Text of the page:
Prime Minister Nguyen Tan Dung said at a recent conference held by the Ministry of Planning and Investment that the calculation of GDP in Vietnam was unrealistic and different from other countries.
Previously, many economic experts had issued a warning about this “difference”. This was the first time the PM spoke about it and asked local governments to calculate the GDP so that it is close to reality, according to international standards and with guidance from the General Statistics Office.
The “different” method used by localities to calculate GDP aims to raise the “economic achievement” of local governments, but the “wrong calculation of GDP can result in wrong socio-economic development plans,” said Minister of Planning and Investment Bui Quang Vinh.
International organizations such as the World Bank (WB), the International Monetary Organization (IMF) and others have not used GDP figures announced by Vietnam but have used their own statistics, calculated according to international norms. The GDP statistics from these organizations are usually lower than made-in-Vietnam statistics.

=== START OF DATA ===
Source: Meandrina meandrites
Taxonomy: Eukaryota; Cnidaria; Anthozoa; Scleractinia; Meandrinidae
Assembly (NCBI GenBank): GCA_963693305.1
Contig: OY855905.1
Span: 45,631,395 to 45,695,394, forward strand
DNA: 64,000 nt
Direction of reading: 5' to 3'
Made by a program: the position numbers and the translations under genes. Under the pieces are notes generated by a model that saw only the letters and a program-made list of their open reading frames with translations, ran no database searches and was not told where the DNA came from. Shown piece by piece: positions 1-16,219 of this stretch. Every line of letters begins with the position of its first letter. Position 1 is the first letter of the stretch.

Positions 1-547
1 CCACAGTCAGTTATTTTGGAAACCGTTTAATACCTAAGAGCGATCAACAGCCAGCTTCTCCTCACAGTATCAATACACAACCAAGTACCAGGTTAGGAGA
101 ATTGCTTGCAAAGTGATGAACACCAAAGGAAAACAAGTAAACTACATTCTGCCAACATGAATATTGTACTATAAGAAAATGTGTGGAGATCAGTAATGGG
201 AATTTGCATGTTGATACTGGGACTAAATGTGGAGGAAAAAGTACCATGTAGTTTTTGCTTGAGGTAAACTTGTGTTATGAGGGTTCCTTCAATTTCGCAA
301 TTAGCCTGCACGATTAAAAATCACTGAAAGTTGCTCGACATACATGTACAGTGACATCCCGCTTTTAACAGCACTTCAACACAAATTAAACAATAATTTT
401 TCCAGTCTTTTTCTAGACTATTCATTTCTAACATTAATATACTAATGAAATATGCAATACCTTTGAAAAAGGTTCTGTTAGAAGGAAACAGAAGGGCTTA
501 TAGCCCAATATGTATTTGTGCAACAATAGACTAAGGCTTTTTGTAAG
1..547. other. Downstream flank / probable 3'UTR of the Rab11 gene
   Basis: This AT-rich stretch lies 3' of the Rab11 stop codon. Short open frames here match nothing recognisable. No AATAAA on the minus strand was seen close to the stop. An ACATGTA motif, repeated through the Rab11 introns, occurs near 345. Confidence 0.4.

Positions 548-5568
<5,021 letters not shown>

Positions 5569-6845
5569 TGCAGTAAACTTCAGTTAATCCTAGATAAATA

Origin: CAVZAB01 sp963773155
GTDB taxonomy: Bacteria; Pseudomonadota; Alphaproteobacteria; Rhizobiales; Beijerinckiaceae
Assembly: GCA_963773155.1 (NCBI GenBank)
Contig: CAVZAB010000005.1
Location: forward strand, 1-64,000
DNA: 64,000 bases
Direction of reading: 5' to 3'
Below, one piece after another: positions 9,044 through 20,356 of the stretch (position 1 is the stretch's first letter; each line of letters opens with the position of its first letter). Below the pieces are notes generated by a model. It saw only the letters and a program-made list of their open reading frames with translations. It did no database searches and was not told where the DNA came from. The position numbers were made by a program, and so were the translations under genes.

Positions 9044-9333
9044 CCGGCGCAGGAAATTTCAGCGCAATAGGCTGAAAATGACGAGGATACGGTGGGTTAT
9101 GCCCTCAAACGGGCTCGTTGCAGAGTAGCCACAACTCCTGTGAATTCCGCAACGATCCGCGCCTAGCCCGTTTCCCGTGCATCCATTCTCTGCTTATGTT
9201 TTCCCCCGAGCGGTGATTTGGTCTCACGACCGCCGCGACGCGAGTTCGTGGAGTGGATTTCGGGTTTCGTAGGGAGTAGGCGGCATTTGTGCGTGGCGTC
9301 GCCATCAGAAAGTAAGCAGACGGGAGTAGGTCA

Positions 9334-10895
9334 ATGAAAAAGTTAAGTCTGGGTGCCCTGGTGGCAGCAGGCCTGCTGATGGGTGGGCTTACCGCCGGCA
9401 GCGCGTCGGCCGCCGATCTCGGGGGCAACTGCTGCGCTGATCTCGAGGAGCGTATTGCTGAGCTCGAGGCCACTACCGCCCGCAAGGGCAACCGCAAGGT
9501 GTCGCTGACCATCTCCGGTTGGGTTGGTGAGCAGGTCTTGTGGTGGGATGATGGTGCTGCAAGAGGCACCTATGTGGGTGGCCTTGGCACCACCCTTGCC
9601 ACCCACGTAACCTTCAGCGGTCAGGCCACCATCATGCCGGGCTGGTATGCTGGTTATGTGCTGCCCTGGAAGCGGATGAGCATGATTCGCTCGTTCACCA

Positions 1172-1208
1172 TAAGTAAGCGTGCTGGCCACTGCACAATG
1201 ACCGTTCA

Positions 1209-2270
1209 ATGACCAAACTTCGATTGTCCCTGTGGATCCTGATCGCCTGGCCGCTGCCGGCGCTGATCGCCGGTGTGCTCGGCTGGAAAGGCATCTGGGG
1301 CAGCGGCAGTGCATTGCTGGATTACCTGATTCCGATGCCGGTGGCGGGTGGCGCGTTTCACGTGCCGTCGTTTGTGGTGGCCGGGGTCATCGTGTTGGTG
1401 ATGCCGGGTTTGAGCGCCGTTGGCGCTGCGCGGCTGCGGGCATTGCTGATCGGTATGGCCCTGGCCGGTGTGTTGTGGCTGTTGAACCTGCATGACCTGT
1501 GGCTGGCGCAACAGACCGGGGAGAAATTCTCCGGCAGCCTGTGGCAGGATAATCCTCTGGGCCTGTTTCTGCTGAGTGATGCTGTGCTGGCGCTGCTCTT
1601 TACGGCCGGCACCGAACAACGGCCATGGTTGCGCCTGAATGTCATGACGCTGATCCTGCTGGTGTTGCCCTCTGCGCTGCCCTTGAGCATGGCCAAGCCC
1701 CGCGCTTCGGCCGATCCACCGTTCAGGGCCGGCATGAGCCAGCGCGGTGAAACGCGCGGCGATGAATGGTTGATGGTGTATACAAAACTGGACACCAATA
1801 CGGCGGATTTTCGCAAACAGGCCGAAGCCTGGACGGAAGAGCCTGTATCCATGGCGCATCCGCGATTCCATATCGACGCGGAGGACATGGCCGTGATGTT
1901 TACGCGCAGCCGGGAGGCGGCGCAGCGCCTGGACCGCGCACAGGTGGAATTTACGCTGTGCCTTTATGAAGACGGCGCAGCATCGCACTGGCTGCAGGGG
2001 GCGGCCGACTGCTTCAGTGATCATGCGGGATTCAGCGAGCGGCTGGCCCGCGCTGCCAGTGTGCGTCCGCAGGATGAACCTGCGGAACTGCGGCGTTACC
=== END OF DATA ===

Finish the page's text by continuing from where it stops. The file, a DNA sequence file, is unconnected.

The consequences of inaccurate GDP statistics can be shown in many ways. Local governments ask for higher public investment to achieve higher GDP, resulting in waste and low investment efficiency, and overexploitation of land and minerals.
... and not just GDP
Not only is the GDP calculated inaccurately but other indexes in economic, scientific and educational areas in Vietnam are also done in “different” ways compared to international standards.
In the financial sector, many procedures, such as regulations on tax, customs, and insurance, are different from international standards. As a result, the corporate tax payment time in Vietnam has hit a record level of 872 hours per year.
The State Audit Agency also admitted that the auditing standards of Vietnam have not yet reached international standards. In the field of education and training, Vietnam has not been recognized to meet international standards in training and granting doctoral degrees, etc.
Such “differences” are one of the reasons that Vietnam has lagged behind other countries. It is hoped that the PM's instruction will help deal with the problem.
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